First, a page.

JACKSONVILLE, Fla. – Scammers will say or do just about anything to get their hands on your money even during the novel coronavirus pandemic.
That’s why Jimmy Patronis, the state’s chief financial officer, is warning Floridians about what’s called a card-cracking scam that is preying on people’s need for financial relief.
Patronis said scammers appear to be targeting service men and women, but he noted that anyone can become a victim of this scam if they’re not careful.
With more and more people working from home because of the coronavirus outbreak, Patronis said scammers are not only contacting victims by email but also social media.
“There is going to be a lot of screen time now in our households, so because of that, there is going to be a bigger audience to pick from,” he said. “Scammers know that.”
There are two primary ways a scammer will try to lure people in for this particular scam. The first way is by posting a message for a bogus debt consolidator, and the second is by sending friend requests and then offering unsolicited grant funding.
Patronis said the primary targets in this sort of scam are young service men and women who might be getting an income for the first time. The goal, he said, is to get personal information from victims so scammers can take out loans and credit in their name.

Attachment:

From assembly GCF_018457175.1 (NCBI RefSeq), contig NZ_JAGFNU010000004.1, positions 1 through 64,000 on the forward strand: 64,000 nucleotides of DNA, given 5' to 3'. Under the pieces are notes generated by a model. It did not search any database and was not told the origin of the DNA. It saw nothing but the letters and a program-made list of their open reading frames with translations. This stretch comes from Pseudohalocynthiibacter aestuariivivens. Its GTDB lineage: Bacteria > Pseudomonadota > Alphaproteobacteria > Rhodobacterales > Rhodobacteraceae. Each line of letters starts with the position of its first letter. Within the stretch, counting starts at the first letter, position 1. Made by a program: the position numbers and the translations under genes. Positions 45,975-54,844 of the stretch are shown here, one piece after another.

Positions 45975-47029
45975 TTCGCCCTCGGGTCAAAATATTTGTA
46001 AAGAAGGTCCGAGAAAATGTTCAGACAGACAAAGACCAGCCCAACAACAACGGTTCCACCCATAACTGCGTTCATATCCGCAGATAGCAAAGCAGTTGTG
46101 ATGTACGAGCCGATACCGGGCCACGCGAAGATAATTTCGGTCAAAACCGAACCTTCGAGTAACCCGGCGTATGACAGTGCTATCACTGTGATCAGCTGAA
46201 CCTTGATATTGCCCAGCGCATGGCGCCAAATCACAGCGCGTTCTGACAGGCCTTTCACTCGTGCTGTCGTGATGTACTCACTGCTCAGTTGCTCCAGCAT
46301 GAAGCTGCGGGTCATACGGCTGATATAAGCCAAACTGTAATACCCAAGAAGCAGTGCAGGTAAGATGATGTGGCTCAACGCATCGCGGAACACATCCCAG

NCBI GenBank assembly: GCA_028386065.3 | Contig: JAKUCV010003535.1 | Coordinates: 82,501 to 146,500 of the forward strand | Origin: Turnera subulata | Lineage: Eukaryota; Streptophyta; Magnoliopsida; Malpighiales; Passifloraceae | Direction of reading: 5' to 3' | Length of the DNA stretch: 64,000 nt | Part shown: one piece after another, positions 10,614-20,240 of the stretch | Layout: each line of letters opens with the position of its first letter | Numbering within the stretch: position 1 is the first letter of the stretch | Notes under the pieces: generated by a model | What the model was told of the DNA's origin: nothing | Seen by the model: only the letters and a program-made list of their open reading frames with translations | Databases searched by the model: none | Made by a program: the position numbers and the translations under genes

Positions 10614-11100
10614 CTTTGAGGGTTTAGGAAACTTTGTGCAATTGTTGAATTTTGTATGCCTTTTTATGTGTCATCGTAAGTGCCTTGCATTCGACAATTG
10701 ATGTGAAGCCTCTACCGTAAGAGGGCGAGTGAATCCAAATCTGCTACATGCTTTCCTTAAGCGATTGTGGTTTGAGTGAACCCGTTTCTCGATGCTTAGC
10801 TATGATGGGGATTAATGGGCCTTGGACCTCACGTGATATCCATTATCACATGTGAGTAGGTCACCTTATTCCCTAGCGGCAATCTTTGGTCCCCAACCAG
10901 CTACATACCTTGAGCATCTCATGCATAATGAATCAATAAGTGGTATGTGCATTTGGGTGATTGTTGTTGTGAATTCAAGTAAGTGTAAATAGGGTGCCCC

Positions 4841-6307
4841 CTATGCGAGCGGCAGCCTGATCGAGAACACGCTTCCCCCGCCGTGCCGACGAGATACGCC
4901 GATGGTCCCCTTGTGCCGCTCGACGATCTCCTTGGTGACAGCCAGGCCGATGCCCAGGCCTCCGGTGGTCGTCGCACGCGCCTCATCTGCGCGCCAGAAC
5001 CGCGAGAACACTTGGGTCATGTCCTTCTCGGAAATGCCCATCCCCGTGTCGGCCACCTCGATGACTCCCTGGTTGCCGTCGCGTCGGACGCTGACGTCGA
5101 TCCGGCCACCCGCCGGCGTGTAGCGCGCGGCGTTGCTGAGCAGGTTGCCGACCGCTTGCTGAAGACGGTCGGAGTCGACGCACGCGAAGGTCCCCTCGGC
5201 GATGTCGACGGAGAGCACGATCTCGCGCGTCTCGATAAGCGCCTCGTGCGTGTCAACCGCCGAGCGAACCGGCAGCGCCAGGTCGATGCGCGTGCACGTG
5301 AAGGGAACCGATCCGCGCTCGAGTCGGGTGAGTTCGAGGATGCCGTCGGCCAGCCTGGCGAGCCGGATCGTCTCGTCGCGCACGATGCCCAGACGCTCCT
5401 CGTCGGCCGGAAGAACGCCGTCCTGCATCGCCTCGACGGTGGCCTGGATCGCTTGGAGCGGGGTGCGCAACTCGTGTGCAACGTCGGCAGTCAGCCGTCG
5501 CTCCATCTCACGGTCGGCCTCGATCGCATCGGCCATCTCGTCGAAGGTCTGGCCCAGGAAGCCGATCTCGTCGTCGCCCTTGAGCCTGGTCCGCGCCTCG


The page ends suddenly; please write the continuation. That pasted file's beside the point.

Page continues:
“It’s easy for them to be overwhelmed because they’re learning their financial boundaries,” he said. “Because of that, they become an incredible target for these scammers that will steal their identity and unfortunately take advantage of them.”
The key, Patronis said, is not taking the bait. So while we’re all stuck at home, be sure to avoid clicking any links that seem too good to be true.
The Naval Criminal Investigative Service has this advice for anyone who believes they’ve been targeted by a scam:
- Never start a conversation or click anything that may look like a scam. If you do, stop corresponding immediately;
- Notify your bank and attempt to have your accounts locked;
- Change all account passwords;
- Consider a credit lock through one or all three of the major credit bureaus (Equifax, Experian, and Transunion).